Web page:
Because Corsi%Rel is, as the name suggests, percentage based, small sample sizes can mess with it. So, as is the case with a goaltender's save percentage, you'll want to have a base minimum number of games played in order to qualify for consideration on the leaderboard. If you set the cutoff at a minimum of 20 games (and I'm just doing that arbitrarily for the sake of this article), then Manny Malhotra is in last place at -18.3 as he has a fairly bad CF% (33.6) on a pretty good Montreal squad. On the other end of the spectrum, two-time Selke Trophy winner Patrice Bergeron is leading the pack with a plus-9.7 CF%Rel.
Maybe there's potential there for CF%Rel to be used as a category at some point down the road as a lot of fantasy leagues don't deal with a skater category that produces an average rather than cumulative number. Incorporating a statistic like this could also add more strategy to the selection process as you're no longer just evaluating a player, but also trying to determine if he'll be more valuable than the average player on the team he plays for. That makes guys like Arizona's Martin Erat, who is excelling from a Corsi perspective on a relatively poor team, more desirable than they otherwise would be.
That's a couple examples about the types of statistics that might be used in fantasy leagues some days, but without even going deeper into analytics, there's so much in the way of variation. I briefly touched on the fact that the Corsi figures I was using were 5-on-5 even strength numbers. Obviously shot totals are going to be different in power-play/penalty killing situations and incorporating them can contaminate the results. However, there's nothing to say that you can't have a CF%Rel category for even strength and then another for the man advantage. You can even throw in situational variables, like what the player's CF%Rel is during power-plays when his team is leading by two goals.
Also, while I was using Corsi as the base for the sake of convenience, we could have done the same thing with Fenwick.
There are also analytics that don't involve Corsi or Fenwick. One interesting example is PDO, which is a player's on-ice shooting percentage combined with the on-ice save percentage. The idea is that those numbers should equal 1 or 100 depending on how you're scaling it. If the player's PDO is significantly higher than 1/100 then theoretically he's been lucky and is due to regress while a low PDO might indicate that he hasn't been rewarded for his efforts, but should be in the future. It doesn't make for an ideal fantasy category because in a perfect world, everyone's PDO should move towards the same point over time, but it is a great statistic for fantasy owners to be aware of.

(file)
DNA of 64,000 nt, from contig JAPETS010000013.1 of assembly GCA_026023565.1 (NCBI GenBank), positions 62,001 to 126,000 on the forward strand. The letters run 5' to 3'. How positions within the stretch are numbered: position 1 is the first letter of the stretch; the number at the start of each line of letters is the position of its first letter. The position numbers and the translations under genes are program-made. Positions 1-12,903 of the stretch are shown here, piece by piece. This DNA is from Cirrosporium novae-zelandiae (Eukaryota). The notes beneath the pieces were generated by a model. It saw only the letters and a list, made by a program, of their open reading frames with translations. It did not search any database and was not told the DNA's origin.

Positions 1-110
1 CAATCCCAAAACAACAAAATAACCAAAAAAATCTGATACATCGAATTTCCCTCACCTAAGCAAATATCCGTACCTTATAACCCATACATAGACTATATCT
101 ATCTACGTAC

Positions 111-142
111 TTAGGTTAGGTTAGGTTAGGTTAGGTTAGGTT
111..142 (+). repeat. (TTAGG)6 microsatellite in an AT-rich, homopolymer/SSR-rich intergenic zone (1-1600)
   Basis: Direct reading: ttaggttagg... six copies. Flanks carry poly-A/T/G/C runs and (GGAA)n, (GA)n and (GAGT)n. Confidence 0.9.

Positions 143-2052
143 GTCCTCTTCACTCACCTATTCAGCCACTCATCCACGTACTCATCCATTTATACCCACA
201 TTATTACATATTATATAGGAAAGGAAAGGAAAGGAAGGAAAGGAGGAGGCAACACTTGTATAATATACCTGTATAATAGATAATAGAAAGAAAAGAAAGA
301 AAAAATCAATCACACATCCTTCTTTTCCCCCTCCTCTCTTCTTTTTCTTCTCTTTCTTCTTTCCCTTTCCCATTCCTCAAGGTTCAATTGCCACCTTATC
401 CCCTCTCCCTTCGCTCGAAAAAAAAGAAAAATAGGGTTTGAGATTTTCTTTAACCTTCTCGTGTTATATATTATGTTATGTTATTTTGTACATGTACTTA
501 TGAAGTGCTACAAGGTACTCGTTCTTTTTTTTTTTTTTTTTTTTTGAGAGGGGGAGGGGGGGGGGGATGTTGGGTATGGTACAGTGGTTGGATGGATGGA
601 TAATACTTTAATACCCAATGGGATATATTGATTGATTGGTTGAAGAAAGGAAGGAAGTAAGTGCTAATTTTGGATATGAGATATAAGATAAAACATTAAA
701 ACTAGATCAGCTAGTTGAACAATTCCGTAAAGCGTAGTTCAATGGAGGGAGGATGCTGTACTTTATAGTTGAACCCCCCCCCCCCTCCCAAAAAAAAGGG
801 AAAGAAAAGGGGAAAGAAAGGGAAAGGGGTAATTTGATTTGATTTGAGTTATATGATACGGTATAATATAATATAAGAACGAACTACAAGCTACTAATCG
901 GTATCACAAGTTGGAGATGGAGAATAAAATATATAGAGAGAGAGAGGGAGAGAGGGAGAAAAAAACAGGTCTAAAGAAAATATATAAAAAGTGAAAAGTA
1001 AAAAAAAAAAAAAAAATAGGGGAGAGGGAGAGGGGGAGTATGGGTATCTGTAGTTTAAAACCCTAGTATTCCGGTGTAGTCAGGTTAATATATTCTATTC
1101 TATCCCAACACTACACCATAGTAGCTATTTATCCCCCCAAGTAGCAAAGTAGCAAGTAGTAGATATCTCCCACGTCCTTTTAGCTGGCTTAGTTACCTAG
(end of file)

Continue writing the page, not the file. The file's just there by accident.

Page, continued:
One of the most common questions fantasy owners have is if a breakout player has staying power or if a slumping veteran will bounce back. While PDO isn't the full answer to that question, it can be used as a tool to gauge if the player in question has been playing over his head or conversely has been unlucky.
Looking at it from a different perspective, using a player's PDO can help you attempt to skew trades in your favor by going after potentially over/undervalued players. Just keep in mind that, as is the case with all analytics, it's a helpful tool but not a cure-all.
We're not at the point yet where analytics are easily accessible fantasy categories, although at the rate they're being adopted, maybe that day isn't far off. I doubt they'll become mainstream as most casual players are already comfortable with the current categories and might not welcome a change to a system that already works. Still, for those seeking variety, it would be interesting to experiment with when the opportunity arises.
In the meantime, if you're interested in advanced statistics, War on Ice is a great resource. It's worth noting that NHL deputy commissioner Bill Daly suggested in November that the NHL website might end up including analytics in the future. If that ever happens, then these statistics will become a lot easier for the larger hockey community to get behind.